3 Results and Discussion
While mixing the EG composites in the mix-only condition, a distinct drop in viscosity was noted that appears to be associated with the exfoliation of the particles in the lower filler loadings. Above 8 wt.%, the viscosity of the composites was too high to visually observe this change. It was also observed that large, millimeter length scale particles were no longer visible, and the resulting composites became smoother. In the SEM images of the 6 wt.% composite, the GNP particles can be visualized (Fig. 3). Few-layer flakes can be seen imbedded in epoxy with thicknesses well into the nanometer range (Figs. 3(a) and 3(b). However, larger particles were also observed (Fig. 3(c)). These particles have the typical stacked accordion look of expanded graphite. However, they are still much smaller than the millimeter scale particles initially added to the composite. Overall, the SEM suggests that GNPs have been formed, but every particle is not exfoliated to the same degree.
3.2 Thermal Conductivity.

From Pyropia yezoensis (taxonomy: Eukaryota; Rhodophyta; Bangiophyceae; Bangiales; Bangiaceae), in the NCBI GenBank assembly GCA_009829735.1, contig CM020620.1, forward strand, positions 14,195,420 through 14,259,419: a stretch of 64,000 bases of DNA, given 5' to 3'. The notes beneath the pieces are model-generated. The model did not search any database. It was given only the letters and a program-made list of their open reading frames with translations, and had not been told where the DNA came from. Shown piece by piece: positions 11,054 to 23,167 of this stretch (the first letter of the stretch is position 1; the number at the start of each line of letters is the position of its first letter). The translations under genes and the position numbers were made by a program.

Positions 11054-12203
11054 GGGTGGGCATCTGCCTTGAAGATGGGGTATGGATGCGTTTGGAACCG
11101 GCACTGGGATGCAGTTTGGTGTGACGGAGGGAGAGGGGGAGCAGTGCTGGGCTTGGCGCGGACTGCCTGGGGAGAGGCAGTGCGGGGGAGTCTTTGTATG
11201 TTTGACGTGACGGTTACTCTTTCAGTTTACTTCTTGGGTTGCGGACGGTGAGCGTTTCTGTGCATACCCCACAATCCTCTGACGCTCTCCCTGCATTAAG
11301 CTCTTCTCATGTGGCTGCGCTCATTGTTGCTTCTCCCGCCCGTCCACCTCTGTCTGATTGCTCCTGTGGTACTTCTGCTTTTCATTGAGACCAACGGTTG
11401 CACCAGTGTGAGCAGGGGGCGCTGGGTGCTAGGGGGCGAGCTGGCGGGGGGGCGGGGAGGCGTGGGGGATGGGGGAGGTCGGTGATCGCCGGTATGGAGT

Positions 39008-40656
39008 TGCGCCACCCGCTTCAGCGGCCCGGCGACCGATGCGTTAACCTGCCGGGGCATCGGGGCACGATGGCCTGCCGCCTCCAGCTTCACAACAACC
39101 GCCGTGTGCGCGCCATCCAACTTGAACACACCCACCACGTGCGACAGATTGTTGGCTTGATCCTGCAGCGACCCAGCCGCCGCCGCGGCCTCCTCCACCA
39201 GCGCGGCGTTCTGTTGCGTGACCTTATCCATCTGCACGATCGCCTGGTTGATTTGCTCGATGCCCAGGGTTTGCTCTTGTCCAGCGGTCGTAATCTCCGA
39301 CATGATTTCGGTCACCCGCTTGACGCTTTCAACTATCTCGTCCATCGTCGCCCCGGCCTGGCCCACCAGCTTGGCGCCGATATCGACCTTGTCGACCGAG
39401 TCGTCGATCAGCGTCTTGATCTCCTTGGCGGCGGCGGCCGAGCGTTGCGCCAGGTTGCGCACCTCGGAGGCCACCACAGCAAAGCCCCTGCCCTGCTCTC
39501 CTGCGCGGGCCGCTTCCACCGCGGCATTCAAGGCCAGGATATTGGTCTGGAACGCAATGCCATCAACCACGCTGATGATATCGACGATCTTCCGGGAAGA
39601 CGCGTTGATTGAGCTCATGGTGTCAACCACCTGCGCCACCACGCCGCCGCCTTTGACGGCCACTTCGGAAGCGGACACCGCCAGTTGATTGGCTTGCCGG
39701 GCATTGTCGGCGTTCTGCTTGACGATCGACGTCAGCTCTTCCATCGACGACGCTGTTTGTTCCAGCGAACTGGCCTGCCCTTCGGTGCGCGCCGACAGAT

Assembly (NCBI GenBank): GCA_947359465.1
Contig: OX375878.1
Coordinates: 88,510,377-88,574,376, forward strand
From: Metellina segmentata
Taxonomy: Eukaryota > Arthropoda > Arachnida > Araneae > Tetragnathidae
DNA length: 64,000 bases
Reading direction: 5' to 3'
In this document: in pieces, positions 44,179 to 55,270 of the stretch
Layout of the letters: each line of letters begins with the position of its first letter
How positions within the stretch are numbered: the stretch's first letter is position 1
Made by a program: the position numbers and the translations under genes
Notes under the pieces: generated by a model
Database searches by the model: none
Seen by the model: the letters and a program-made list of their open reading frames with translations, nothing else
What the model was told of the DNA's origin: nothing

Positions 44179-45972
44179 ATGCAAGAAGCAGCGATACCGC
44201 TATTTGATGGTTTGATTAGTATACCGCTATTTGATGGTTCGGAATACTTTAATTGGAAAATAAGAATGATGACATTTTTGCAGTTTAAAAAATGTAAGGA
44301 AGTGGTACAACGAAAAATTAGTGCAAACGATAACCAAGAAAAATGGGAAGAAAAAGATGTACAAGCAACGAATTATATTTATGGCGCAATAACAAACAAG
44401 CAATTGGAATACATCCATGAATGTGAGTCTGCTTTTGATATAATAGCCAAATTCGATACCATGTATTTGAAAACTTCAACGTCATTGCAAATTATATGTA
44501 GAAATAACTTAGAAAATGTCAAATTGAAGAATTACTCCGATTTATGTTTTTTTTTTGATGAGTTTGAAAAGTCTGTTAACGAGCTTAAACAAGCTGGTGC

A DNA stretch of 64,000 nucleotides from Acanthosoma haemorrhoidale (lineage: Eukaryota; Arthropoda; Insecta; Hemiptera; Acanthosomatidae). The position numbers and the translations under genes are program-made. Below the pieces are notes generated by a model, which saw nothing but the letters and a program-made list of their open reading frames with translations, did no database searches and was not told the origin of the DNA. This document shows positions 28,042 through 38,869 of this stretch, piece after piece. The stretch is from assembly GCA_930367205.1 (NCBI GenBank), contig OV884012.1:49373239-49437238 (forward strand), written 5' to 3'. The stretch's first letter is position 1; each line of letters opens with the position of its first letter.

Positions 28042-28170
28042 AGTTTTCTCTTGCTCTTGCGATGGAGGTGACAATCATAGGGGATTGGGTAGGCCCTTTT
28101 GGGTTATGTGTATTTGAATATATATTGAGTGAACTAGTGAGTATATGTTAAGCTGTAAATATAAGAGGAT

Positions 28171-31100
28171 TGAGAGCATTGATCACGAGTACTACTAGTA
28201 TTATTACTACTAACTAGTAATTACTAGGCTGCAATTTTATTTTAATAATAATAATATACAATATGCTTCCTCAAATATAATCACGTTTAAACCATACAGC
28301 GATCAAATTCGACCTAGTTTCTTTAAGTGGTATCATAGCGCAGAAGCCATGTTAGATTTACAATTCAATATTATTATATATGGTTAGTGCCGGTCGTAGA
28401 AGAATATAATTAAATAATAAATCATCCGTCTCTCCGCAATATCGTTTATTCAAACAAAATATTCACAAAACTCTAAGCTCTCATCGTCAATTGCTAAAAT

From the thermal conductivity data, it can be seen that the mix-only EG particles performed as well as or better than the sonicate-and-mix particles for nearly all loadings (Fig. 4). For the mix-only EG composites, the data has been fit using linear regression with a fixed intercept at 0.19 W m−1K−1, which is the conductivity of the unmodified epoxy. This analysis produced a calculated slope of 0.155 ± 0.005 W m−1K−1/wt. %. As seen in Figs. 4(a) and 4(b), the data follows this line closely up to 6 wt.%, excluding the 3 wt.% sample. For example, the 1 wt.% sample showed a 100% increase in conductivity and even the 0.1 wt.% sample demonstrated a 15.8% increase. It is likely that the 3 wt.% sample is underperforming due to a processing error. For example, it is possible that this sample trapped excessive air during molding, or the particles used were not fully expanded. After 6 wt.%, the samples show a dip below the 95% confidence interval and appear to return at 20 wt.%. While this may look like percolation behavior, the less dramatic increase between 20 and 25 wt.%, reaching a maximum conductivity of 4.3 W m−1K−1, seems to confirm that the trend is linear and that the 8–15 wt. % samples are underperforming like the 3 wt.% sample. This may represent a processing transition: After 15 wt.%, the viscosity is so high the sample could be pressed into the molds like clay, potentially removing air bubbles. On the other hand, while the sonicated particles are initially able to match (and in one case surpass) the mix-only composites, this only occurs below 1 wt. %. After 1 wt.%, the sonicated particles do not appear to perform as well as the mix-only composites. This is surprising because the sonicated particles receive the same mix procedure as the mix-only composites, so one would expect the two techniques to work in tandem. While more data and analysis are needed to make the claim that sonication is deleterious to thermal conductivity here, it can be said for certain that the sonication step is not necessary for achieving the thermal conductivities seen.